Water and Sugar: Carlo Di Palma, the Colours of Life review – radiant tribute to a cinematic maestro
Cinema’s magic is the running theme of this warm documentary about the life and works of visionary cinematographer Carlo Di Palma
The cinematographer Carlo Di Palma is the subject of this intelligent and deeply cinephile documentary tribute presented by his widow, Adriana Chiesa (Di Palma died in 2004). It’s a film to remind you of the almost miraculously collaborative nature of cinema, but also the radiant personalities of individuals.
Di Palma emerges as a master of light and colour, someone who started out in the Italian neorealist cinema after the war, brilliant at working with whatever light was available on location. His working maxim was “la luce, la luce, la luce” (light, light, light). Di Palma made his breakthrough working with Michelangelo Antonioni, creating marvellous images for Blowup and Red Desert. For years he was the DoP for Woody Allen and this documentary argues that it was Di Palma who brought a cosmopolitan, Europeanised look to Allen’s New York – it demonstrates the micro-energies of a travelling shot he devised for the restaurant quarrel scene in Hannah and Her Sisters.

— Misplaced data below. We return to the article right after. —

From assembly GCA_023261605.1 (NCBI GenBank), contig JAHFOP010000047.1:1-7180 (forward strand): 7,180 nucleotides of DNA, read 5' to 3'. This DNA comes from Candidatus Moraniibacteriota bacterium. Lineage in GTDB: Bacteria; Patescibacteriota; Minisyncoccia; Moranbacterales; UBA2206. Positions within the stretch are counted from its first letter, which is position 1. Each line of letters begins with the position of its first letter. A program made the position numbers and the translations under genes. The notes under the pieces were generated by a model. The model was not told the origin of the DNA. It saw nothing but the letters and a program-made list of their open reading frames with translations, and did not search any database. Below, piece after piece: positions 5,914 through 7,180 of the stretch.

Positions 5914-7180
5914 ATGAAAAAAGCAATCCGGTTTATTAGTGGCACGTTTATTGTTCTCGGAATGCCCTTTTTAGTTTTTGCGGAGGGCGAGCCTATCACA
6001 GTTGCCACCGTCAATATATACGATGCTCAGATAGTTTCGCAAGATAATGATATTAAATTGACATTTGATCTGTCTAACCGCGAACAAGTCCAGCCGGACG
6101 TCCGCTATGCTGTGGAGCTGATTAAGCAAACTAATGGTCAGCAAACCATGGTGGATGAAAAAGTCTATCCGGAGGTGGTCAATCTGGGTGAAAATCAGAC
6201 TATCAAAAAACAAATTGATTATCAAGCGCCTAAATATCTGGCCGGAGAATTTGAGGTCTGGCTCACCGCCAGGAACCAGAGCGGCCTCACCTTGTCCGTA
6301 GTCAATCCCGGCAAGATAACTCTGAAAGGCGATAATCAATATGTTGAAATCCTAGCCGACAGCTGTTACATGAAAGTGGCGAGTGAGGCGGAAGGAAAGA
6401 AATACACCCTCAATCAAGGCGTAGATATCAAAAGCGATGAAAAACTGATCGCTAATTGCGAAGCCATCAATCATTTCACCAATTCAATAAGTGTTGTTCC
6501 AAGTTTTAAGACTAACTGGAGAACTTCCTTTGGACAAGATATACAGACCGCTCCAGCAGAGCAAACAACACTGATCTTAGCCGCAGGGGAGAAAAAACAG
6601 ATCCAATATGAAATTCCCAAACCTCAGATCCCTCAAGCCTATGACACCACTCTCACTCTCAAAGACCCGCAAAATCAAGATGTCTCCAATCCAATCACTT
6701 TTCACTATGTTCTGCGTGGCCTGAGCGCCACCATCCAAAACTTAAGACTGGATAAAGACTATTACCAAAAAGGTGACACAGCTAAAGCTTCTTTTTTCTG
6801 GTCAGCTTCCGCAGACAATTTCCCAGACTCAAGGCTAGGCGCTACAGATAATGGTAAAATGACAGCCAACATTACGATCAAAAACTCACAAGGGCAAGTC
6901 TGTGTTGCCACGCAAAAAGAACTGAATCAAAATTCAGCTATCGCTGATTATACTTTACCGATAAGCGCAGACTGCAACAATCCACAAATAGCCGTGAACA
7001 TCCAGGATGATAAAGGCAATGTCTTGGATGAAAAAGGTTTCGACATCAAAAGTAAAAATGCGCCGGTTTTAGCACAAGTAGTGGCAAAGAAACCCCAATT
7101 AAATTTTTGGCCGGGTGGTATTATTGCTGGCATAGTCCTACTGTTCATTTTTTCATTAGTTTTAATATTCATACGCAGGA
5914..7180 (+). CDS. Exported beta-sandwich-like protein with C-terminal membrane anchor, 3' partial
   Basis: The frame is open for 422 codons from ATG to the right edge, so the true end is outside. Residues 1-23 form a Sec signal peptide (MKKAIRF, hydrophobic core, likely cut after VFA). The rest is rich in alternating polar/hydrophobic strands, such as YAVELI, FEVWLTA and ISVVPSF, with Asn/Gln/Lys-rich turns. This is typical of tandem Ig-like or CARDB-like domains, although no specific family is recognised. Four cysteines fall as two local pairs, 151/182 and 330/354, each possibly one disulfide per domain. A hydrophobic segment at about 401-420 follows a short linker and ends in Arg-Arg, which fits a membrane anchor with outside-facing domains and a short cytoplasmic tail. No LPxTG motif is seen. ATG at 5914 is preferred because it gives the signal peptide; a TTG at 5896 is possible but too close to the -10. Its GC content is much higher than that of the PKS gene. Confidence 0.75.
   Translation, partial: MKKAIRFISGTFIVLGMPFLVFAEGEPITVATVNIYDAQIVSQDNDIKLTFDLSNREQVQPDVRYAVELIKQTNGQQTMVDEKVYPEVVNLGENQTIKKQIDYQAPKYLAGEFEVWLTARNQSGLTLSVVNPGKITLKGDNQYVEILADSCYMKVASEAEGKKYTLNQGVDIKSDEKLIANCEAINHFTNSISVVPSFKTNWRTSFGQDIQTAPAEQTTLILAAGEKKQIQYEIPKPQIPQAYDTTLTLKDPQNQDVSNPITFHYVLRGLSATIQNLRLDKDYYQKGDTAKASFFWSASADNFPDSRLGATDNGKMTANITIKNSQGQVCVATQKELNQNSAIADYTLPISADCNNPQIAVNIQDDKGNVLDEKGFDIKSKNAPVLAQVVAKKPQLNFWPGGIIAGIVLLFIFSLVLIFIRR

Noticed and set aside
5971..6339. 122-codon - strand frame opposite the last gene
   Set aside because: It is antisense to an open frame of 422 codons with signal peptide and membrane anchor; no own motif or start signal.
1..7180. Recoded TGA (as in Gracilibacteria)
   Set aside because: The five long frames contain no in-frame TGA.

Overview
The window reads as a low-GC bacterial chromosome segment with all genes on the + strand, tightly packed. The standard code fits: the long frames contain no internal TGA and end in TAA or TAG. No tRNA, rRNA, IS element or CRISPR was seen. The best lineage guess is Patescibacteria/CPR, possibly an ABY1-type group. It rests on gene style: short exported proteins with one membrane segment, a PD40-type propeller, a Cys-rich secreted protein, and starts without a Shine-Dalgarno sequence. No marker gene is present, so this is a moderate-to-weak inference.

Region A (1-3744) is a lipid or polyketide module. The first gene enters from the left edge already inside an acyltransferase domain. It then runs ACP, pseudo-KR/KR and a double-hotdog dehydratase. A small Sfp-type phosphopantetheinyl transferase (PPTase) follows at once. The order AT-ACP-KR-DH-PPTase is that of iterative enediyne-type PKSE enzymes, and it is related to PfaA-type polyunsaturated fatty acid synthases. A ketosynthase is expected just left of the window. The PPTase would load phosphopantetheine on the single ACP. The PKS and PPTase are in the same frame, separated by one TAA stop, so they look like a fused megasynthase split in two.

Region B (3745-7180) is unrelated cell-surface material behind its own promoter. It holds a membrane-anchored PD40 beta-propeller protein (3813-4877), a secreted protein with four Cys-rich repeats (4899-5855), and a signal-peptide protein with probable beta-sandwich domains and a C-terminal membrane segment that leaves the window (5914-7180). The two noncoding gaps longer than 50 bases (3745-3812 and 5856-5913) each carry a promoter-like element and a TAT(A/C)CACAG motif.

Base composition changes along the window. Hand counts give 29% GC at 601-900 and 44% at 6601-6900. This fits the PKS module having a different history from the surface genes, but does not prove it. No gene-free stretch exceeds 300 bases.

Despite many years in New York, Di Palma remained intensely Italian, where a technician is an artigiano, an artisan, a term that includes the word art. There is great richness and warmth in the comments from directors and admirers, including Allen, Ken Loach, Nikita Mikhalkov and Mira Nair.
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